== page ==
Chapter 16

• Spinal, epidural, and caudal blocks are also known as neuraxial anesthesia. Each of these blocks can be performed as a single injection or with a catheter to allow intermittent boluses or continuous infusions.
• Performing a lumbar (subarachnoid) puncture below L1 in an adult (L3 in a child) avoids potential needle trauma to the cord.
• The principal site of action for neuraxial blockade is the nerve root.
• Differential blockade typically results in sympathetic blockade (judged by temperature sensitivity) that may be two segments higher than the sensory block (pain, light touch), which in turn is usually two segments higher than the motor blockade.
• Interruption of efferent autonomic transmission at the spinal nerve roots can produce sympathetic and some parasympathetic blockade.
• Neuraxial blocks typically produce variable decreases in blood pressure that may be accompanied by a decrease in heart rate and cardiac contractility.
• Deleterious cardiovascular effects should be anticipated and steps undertaken to minimize the degree of hypotension. Volume loading with 10–20 mL/kg of intravenous fluid for a healthy patient will partially compensate for the venous pooling.
• Excessive or symptomatic bradycardia should be treated with atropine, and hypotension should be treated with vasopressors.
• Major contraindications to neuraxial anesthesia are patient refusal, bleeding diathesis, severe hypovolemia, elevated intracranial pressure, infection at the site of injection, and severe stenotic valvular heart disease or ventricular outflow obstruction.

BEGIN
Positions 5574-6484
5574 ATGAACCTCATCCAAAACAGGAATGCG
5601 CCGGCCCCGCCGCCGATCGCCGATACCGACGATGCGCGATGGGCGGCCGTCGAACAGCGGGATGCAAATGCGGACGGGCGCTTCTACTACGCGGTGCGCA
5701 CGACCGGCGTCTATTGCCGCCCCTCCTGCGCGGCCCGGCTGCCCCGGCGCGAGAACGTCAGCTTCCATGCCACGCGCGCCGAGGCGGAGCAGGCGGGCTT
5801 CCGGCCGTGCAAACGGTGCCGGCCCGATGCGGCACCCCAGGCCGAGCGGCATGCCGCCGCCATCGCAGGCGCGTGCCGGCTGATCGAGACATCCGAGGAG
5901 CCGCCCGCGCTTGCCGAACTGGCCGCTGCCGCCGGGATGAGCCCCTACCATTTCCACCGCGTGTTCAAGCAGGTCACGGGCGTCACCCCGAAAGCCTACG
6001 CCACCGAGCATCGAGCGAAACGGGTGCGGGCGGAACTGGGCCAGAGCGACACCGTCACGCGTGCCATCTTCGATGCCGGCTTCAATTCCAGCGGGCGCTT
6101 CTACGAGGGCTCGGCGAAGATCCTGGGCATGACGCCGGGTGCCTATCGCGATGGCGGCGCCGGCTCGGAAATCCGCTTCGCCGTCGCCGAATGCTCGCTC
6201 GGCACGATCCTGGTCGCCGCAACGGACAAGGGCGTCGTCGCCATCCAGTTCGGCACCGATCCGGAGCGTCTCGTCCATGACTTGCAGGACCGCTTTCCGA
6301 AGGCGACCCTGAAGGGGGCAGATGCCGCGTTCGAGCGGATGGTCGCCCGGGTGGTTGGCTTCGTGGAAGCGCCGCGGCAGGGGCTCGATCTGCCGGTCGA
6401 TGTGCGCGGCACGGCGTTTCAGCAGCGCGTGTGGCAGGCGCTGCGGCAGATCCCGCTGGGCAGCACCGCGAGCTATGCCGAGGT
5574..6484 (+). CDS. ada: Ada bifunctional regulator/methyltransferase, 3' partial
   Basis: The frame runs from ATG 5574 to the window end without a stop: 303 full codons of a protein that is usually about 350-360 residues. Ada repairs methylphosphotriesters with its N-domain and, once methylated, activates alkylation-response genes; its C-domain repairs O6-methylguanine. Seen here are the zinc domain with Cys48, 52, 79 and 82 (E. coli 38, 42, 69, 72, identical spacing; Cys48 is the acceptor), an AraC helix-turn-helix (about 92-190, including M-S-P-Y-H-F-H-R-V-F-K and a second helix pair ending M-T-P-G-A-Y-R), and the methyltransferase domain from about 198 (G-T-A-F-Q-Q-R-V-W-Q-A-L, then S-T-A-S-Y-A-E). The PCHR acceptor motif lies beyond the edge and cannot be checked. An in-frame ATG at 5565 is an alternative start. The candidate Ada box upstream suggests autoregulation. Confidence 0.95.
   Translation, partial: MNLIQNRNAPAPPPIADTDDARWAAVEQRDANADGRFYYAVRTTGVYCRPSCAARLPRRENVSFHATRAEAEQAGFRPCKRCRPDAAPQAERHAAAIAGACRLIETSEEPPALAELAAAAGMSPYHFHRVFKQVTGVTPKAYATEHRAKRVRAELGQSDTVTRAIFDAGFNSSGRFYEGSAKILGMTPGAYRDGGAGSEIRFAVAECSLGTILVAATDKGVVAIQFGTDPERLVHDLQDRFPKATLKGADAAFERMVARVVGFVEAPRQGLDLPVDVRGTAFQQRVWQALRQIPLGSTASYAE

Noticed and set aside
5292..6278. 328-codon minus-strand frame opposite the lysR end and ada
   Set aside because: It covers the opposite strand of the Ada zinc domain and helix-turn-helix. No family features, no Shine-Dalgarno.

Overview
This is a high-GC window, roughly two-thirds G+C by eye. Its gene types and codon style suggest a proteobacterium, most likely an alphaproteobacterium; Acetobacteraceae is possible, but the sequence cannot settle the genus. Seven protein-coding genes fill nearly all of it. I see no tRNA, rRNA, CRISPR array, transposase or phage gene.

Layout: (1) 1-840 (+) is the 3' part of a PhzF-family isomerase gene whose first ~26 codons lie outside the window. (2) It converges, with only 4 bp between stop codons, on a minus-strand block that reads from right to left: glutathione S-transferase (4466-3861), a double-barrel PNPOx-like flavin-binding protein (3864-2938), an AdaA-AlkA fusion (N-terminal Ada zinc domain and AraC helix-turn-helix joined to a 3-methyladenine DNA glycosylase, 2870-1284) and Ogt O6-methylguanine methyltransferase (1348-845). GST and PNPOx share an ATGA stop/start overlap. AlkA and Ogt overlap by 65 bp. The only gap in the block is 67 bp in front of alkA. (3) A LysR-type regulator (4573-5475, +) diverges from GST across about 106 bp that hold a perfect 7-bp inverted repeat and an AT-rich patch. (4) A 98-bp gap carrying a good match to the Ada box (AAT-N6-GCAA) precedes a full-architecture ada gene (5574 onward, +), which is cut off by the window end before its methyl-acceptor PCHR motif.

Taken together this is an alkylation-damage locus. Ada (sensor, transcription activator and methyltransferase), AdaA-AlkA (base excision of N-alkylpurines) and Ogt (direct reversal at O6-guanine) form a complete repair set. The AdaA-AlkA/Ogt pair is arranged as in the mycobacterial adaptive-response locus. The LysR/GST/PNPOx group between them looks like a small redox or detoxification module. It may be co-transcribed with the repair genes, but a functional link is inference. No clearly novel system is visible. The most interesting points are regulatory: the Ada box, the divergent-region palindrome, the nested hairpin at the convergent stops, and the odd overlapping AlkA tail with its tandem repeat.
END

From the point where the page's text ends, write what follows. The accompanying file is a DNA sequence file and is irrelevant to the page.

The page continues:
• For epidural anesthesia, a sudden loss of resistance is encountered as the needle penetrates the ligamentum flavum and enters the epidural space. For spinal anesthesia, the needle is advanced further through the epidural space and penetrates the dura–subarachnoid membranes as signaled by free flowing cerebrospinal fluid.
• Epidural anesthesia is a neuraxial technique offering a range of applications wider than the typical all-or-nothing spinal anesthetic. An epidural block can be performed at the lumbar, thoracic, or cervical level.
• Epidural techniques are widely used for operative anesthesia, obstetric analgesia, postoperative pain control, and chronic pain management.
• Epidural anesthesia is slower in onset (10–20 min) and may not be as dense as spinal anesthesia.
• The quantity (volume and concentration) of local anesthetic needed for epidural anesthesia is very large compared with spinal anesthesia. Significant toxicity can occur if this amount is injected intrathecally or intravascularly. Safeguards against this include the epidural test dose and incremental dosing.
• Caudal epidural anesthesia is one of the most commonly used regional techniques in pediatric patients.

Wayne Kleinman is the Director of Obstetric Anesthesia, Encino-Tarzana Regional Medical Center, Los Angeles, California.

Spinal, caudal, and epidural blocks were first used for surgical procedures at the turn of the twentieth century (see Chapter 1). These central blocks were widely used prior to the 1940s until increasing reports of permanent neurological injury appeared. However, a large-scale epidemiological study conducted in the 1950s indicated that complications were rare when these blocks were performed skillfully with attention to asepsis and when newer, safer local anesthetics were used. A resurgence in the use of central blocks ensued, and today they are once ...

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